INSURERS have been found to be paying out too little to householders whose homes were damaged by floods.
And a probe by the Central Bank also found that consumers were losing out by not going back to their insurance company to get money that had been retained until all repair work had been completed.
The revelations came from an investigation by the Central Bank that prompted heavy criticism of how insurance companies handled flood claims made between July and December last year.
Floods, particularly in Cork, prompted thousands of homeowners to make claims to their insurers last year.
But a probe by regulators of the claims has found huge shortcomings in how these were handled.
The investigation found a litany of unfair practices by insurers when householders sought to fund repairs to their homes.
The probe found:
* Unfair settlements were made when a deal was finally agreed to fund getting houses back to normal after water damage.
* Insurers were found to be retaining around one-quarter of settlements. Typically one-quarter of the payout was held back until the work was done and receipts produced. But large numbers of consumers failed to claim the last payment from seven insurers.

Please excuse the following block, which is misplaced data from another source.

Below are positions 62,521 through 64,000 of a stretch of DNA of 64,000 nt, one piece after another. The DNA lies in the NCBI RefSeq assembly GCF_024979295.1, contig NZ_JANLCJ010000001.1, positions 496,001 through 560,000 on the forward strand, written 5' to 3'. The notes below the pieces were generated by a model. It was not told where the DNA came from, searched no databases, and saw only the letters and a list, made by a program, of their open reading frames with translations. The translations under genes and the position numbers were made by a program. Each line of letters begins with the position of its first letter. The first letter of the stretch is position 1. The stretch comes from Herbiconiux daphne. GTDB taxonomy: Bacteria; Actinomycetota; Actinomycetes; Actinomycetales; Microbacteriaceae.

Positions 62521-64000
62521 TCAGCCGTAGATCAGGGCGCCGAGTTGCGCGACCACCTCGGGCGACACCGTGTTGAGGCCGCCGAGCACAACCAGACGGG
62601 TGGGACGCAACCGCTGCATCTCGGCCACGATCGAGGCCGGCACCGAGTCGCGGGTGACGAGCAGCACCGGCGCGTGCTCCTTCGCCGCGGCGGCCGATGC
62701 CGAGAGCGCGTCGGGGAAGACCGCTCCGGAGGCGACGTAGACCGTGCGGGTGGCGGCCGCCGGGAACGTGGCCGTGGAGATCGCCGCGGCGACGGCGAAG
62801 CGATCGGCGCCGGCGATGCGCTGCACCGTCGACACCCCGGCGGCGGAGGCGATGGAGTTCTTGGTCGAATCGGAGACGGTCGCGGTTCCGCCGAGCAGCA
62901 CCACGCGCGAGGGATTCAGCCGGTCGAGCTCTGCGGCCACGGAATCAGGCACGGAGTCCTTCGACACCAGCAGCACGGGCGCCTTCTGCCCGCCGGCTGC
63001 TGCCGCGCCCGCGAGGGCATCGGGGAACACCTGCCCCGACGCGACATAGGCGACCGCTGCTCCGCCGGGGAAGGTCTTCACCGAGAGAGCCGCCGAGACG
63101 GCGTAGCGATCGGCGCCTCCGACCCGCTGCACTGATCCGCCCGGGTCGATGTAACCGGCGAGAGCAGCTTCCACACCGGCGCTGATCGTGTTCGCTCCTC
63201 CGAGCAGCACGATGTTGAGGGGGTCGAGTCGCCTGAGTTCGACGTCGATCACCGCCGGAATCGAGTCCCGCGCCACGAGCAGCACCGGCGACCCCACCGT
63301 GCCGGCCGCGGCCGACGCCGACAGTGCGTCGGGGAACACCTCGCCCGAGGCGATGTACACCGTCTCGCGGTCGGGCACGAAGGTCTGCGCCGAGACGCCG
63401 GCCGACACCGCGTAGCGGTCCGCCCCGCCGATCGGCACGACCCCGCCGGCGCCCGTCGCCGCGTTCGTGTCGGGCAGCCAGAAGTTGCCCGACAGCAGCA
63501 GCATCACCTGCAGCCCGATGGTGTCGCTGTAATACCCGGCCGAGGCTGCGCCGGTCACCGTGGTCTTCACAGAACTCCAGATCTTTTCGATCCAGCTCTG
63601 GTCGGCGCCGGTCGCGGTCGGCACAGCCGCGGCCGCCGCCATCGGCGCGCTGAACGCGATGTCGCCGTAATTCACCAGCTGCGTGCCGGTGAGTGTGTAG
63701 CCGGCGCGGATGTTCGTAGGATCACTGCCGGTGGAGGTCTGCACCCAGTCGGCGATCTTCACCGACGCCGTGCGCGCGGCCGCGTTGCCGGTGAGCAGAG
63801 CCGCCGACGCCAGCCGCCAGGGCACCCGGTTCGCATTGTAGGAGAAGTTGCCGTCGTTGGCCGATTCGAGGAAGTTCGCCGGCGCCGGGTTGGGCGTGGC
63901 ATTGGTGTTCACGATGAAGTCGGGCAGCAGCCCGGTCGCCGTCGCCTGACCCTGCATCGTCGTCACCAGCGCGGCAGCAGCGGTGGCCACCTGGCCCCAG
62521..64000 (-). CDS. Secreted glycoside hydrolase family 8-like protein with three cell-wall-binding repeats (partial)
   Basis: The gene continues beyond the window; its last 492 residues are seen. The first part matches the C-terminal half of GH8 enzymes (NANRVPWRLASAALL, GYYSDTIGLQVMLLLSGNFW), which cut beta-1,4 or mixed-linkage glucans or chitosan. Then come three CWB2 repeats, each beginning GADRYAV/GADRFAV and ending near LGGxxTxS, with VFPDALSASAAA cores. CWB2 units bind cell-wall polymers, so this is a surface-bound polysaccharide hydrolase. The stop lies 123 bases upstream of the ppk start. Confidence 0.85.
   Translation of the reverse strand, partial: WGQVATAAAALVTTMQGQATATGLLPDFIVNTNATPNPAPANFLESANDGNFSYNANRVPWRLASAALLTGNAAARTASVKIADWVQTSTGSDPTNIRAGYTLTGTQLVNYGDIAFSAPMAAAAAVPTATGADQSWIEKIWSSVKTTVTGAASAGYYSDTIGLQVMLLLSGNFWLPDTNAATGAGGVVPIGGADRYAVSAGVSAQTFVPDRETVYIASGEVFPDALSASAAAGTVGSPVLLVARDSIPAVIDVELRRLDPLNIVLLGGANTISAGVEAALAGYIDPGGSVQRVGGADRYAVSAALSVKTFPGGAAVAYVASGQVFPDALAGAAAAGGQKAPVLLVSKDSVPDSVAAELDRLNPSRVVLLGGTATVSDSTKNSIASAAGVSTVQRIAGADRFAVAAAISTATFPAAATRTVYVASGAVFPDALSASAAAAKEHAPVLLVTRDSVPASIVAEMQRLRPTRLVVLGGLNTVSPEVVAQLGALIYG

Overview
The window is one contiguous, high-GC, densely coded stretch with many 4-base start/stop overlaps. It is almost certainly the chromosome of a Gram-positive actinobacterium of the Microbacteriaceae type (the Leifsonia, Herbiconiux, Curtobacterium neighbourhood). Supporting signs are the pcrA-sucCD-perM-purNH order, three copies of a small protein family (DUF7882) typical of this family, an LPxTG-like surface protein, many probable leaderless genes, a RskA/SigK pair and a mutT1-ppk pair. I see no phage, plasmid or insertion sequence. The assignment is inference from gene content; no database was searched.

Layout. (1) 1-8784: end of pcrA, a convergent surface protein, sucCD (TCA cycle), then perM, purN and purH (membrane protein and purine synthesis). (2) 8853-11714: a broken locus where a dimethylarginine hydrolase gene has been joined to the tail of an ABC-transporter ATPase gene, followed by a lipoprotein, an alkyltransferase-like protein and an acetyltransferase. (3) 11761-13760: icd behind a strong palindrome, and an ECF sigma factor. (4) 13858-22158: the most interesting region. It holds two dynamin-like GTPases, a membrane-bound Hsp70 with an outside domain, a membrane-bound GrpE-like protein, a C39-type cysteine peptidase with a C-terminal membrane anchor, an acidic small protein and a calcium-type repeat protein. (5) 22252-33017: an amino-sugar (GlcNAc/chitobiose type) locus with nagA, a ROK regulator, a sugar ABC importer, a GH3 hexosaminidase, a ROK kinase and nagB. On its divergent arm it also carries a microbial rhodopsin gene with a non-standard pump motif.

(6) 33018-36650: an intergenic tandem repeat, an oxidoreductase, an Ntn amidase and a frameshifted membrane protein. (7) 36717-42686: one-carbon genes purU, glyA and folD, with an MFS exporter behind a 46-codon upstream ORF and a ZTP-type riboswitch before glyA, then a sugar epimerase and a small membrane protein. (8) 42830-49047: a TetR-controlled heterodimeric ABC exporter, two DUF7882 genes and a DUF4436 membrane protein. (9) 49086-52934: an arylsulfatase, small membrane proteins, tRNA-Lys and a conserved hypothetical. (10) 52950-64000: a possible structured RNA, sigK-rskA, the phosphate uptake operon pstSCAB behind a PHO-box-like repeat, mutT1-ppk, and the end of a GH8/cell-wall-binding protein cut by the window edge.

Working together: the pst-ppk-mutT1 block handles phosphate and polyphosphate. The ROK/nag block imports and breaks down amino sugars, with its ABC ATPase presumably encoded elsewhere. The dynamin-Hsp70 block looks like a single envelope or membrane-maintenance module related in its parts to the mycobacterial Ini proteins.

* Policy documents said householders would have to pay some of any claim themselves, but did not make clear how much.
* Apartment dwellers were sold insurance that was not suitable for their needs.
* Insurers appointed loss adjusters to assess claims but failed to ensure consumer rights were protected.
The Central Bank inspected claims handling for flood damage of 10 insurers. It went into the offices of seven firms, and looked at files of 188 consumers.
Insurers that were found in the probe to have settled with consumers for less than they should have would now be told by the Central Bank to "revisit" the payout, a spokesman said.
He added that consumers who suspect that they did not get a fair settlement should first take up the issue with their insurer and then complain to the financial services ombudsman if they were not satisfied.
The Central Bank's director of consumer protection, Bernard Sheridan, said: "We are concerned by the findings of this inspection, which has identified a lack of controls when using third parties to handle claims, a lack of transparency around the claims retention policy and policy terms that consumers need to be aware of at time of purchase and when making a claim."
Insurance Ireland, which represents the sector, took issue with the findings.
Chief executive of the group Kevin Thompson insisted that insurers had made fair and just settlements to consumers.
"The sector handled over 70,000 household claims in 2012 but the Central Bank's report is based on just 188 claims.
In contrast to the Central Bank findings, Insurance Ireland can confirm that insurers have been very successful in their objective of achieving fair and just settlements with their customers within the terms of their policies."